Easter. A Holy day. A time of celebration in the name of the Savior. I guess. What do I know? I didn't go to church today, nor have I gone in well over a year. I was raised Catholic by someone who was not raised Catholic. My mom married into the faith and decided to keep carrying the Catholic torch while my Dad decided to never again step foot in the church for worship. Every Saturday afternoon, I would ride with my mom to church, carrying my baby doll, Guiseppe. I would rise when everyone else rose, and sat when everyone else sat. I would shake hands and say "Peace Be With You" even if it was totally weird to shake hands with all the strangers around me. I would sing to by baby and sit on the knee rest. After, we would stop at the gas station and I would get Skittles. It was fun and it seemed to make my mom happy. I attended CCD on Mondays after school. I would listen to the stories about Jesus and I learned that it was important to be a good person. I learned there wa…

I am a Bad Mom Because My Kids Scream at Price Chopper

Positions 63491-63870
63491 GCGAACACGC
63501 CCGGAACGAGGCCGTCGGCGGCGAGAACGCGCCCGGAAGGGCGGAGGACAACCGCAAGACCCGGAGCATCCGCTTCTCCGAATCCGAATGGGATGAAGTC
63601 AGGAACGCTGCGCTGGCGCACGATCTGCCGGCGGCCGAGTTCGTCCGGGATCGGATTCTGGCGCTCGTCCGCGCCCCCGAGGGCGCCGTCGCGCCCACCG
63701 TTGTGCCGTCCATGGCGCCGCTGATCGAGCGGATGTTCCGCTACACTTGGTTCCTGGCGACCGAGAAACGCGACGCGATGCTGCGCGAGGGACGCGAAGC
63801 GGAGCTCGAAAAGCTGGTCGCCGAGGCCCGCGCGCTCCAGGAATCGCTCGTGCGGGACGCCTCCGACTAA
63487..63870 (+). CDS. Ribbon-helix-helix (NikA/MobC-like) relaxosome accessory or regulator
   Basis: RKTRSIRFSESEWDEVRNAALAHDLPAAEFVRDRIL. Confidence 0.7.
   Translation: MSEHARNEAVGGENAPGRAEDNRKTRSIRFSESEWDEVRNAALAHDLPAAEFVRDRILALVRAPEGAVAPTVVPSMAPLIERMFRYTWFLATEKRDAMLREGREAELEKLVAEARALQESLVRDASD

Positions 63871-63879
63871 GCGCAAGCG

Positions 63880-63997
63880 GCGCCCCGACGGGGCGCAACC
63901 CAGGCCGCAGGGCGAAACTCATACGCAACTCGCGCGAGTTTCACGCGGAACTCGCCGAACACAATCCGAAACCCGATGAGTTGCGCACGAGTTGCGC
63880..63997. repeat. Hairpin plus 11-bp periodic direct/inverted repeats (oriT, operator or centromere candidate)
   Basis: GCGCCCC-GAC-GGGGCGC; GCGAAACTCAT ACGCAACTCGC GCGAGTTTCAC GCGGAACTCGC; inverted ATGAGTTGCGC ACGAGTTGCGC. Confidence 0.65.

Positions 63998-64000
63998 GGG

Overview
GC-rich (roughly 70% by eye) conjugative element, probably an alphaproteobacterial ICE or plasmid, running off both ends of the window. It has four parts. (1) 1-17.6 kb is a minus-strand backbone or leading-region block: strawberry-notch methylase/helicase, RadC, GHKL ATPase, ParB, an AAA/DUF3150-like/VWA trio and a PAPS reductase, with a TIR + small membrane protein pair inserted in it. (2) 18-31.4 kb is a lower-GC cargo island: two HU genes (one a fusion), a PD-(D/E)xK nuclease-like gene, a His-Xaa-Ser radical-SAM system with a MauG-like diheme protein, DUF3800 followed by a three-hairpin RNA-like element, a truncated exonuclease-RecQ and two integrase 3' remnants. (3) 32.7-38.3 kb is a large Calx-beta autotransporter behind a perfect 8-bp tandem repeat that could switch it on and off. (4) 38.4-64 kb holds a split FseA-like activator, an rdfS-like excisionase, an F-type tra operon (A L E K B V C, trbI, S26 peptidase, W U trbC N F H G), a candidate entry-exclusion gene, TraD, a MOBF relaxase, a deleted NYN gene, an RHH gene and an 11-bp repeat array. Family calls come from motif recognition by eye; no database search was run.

Before I had kids, I knew nothing about raising kids. There is no book that truly helps a person understand how to gracefully, and stresslessly, succeed at being a parent. Parenthood is experiential learning at its best. We experiment, reflect, and try again. And again. And again. Some days are better than others. What I am writing is no shock to anyone, anywhere. As parents, we provide children with support and guidance, we share stories that are the foundation for morals, we act as role models, we set rules and boundaries. We reward for jobs well done and offer repercussions for bad choices. We comfort and cradle and lift up. We love. We forgive. We do this day after day, year after year. And nobody ever told us how to. We just do it, some days better than others. Another fact we all know is that our children are not us. They are their very own people, with their own personalities, strengths, and quirks, who make their own decisions. They are people. Young people, with brains that…